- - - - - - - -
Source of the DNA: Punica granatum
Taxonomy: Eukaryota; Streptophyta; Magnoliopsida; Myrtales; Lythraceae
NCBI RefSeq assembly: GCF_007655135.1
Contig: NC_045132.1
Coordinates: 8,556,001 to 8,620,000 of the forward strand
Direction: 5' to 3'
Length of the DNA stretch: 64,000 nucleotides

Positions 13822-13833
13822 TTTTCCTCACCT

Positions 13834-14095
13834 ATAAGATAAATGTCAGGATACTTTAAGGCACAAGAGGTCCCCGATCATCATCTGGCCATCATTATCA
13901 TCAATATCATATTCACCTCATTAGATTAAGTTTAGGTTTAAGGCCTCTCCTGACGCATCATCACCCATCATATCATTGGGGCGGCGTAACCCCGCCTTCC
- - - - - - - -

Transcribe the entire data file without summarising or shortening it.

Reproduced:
Source of the DNA: Punica granatum
Taxonomy: Eukaryota; Streptophyta; Magnoliopsida; Myrtales; Lythraceae
NCBI RefSeq assembly: GCF_007655135.1
Contig: NC_045132.1
Coordinates: 8,556,001 to 8,620,000 of the forward strand
Direction: 5' to 3'
Length of the DNA stretch: 64,000 nucleotides

Positions 13822-13833
13822 TTTTCCTCACCT

Positions 13834-14095
13834 ATAAGATAAATGTCAGGATACTTTAAGGCACAAGAGGTCCCCGATCATCATCTGGCCATCATTATCA
13901 TCAATATCATATTCACCTCATTAGATTAAGTTTAGGTTTAAGGCCTCTCCTGACGCATCATCACCCATCATATCATTGGGGCGGCGTAACCCCGCCTTCC